Children of Japan

Children of Japan
Courtesy, R. John Wright

The Jumeau 201

The Jumeau 201
Courtesy Theriault's and Antique Doll Collector Magazine

Hinges and Hearts

Hinges and Hearts
An Exhibit of our Metal Dolls

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Tuxedo and Bangles

Tuxedo and Bangles

A History of Metal Dolls

A History of Metal Dolls
Now on Alibris.com and In Print! The First Book of its Kind

Alice, Commemorative Edition

Alice, Commemorative Edition
Courtesy, R. John Wright

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Emma, aka, La Contessa Bathory

Emma, aka, La Contessa Bathory
Her Grace wishes us all a Merry Christmas!

Annabelle

Annabelle

Emma Emmeline

Emma Emmeline
Our New Addition/fond of stuffed toys

Cloth Clown

Cloth Clown

Native American Art

Native American Art

the triplets

the triplets

c. 1969 Greek Plastic Mini Baby

c. 1969 Greek Plastic Mini Baby
Bought Athens on the street

Iron Maiden; Middle Ages

Iron Maiden; Middle Ages

Sand Baby Swirls!

Sand Baby Swirls!
By Glenda Rolle, courtesy, the Artist

Glenda's Logo

Glenda's Logo
Also, a link to her site

Sand Baby Castaway

Sand Baby Castaway
By Glenda Rolle, Courtesy the Artist

A French Friend

A French Friend

Mickey

Mickey
From our friends at The Fennimore Museum

2000+ year old Roman Rag Doll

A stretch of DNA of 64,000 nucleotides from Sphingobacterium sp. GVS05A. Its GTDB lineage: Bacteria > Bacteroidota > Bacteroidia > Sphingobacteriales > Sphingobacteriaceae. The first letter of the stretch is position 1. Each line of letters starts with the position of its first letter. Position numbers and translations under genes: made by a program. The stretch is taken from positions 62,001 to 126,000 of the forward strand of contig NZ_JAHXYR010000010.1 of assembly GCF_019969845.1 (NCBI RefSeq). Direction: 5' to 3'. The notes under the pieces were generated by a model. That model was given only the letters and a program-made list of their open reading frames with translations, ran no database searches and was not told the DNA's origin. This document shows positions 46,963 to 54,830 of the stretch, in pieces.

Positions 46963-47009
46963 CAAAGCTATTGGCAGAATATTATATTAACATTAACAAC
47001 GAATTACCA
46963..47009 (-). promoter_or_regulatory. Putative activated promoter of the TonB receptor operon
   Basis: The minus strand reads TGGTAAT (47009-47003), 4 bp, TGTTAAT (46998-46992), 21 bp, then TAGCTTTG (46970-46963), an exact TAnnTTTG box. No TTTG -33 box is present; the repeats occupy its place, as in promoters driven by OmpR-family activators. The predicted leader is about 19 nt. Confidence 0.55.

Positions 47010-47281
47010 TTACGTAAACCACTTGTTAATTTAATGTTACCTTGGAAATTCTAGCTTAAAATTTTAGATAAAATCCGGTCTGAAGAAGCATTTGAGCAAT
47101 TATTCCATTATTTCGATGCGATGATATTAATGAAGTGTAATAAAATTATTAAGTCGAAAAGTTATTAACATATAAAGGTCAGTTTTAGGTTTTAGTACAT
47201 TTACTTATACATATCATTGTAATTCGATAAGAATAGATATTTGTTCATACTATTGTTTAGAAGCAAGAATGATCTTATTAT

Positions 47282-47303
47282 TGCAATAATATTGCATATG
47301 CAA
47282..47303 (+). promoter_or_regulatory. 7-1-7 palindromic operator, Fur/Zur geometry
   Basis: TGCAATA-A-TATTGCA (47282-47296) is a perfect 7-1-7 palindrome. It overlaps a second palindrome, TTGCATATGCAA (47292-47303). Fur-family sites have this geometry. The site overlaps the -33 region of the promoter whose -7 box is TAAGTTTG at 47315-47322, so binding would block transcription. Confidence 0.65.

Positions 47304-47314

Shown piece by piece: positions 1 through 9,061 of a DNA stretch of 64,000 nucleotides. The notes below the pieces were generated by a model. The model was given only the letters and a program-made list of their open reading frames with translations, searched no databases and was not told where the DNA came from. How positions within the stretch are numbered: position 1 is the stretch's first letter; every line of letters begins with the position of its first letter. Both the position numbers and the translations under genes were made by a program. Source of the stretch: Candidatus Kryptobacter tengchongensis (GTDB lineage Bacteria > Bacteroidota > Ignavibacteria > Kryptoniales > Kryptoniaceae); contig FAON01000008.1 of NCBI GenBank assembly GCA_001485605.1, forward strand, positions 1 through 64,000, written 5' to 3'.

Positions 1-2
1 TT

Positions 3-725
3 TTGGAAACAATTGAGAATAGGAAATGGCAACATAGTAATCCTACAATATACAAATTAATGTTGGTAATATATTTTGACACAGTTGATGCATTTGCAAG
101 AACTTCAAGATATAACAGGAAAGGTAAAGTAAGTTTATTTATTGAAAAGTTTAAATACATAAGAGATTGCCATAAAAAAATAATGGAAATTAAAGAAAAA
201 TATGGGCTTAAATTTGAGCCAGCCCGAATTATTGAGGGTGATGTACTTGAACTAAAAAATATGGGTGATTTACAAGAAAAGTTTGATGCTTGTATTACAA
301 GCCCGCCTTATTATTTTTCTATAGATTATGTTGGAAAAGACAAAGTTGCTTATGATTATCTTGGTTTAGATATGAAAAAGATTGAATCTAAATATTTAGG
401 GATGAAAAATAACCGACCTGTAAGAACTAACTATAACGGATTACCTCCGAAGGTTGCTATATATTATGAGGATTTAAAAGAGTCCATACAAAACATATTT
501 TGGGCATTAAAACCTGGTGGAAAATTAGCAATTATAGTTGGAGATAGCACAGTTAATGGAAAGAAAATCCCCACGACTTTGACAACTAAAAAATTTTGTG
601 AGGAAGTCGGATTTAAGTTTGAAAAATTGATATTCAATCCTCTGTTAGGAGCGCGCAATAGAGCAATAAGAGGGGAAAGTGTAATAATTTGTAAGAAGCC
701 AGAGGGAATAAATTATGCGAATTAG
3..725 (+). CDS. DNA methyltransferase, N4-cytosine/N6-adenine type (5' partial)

2000+ year old Roman Rag Doll
British Museum, Child's Tomb

Ancient Egypt Paddle Doll

Ancient Egypt Paddle Doll
Among first "Toys?"

ushabti

ushabti
Egyptian Tomb Doll 18th Dynasty

Ann Parker Doll of Anne Boleyn

Ann Parker Doll of Anne Boleyn

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Tin Head Brother and Sister, a Recent Purchase

Tin Head Brother and Sister, a Recent Purchase
Courtesy, Antique Daughter

Judge Peep

Judge Peep

Hakata Doll Artist at Work

Hakata Doll Artist at Work
From the Museum Collection

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Japanese Costume Barbies

Japanese Costume Barbies
Samurai Ken

Etienne

Etienne
A Little Girl

Happy Heart Day

Happy Heart Day

From "Dolls"

From "Dolls"
A Favorite Doll Book

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Jenny Wren

Jenny Wren
Ultimate Doll Restorer

Our Friends at The Fennimore Doll and Toy Museum

Our Friends at The Fennimore Doll and Toy Museum

Baby Boo 1960s

Baby Boo 1960s
Reclaimed and Restored as a childhood Sabrina the Witch with Meow Meow

Dr. E's on Display with sign

Dr. E's on Display with sign

Dolls Restored ad New to the Museum

Dolls Restored ad New to the Museum
L to R: K*R /celluloid head, all bisque Artist Googly, 14 in. vinyl inuit sixties, early celluloid Skookum type.

Two More Rescued Dolls

Two More Rescued Dolls
Late Sixties Vinyl: L to R: Probably Horseman, all vinyl, jointed. New wig. R: Effanbee, probably Muffy, mid sixties. New wig and new clothing on both. About 12 inches high.

Restored Italian Baby Doll

Restored Italian Baby Doll
One of Dr. E's Rescued Residents

Dolls on Display

Dolls on Display
L to R: Nutcrackers, Danish Troll, HItty and her book, Patent Washable, Mechanical Minstrel, Creche figure, M. Alexander Swiss. Center is a German mechanical bear on the piano. Background is a bisque German costume doll.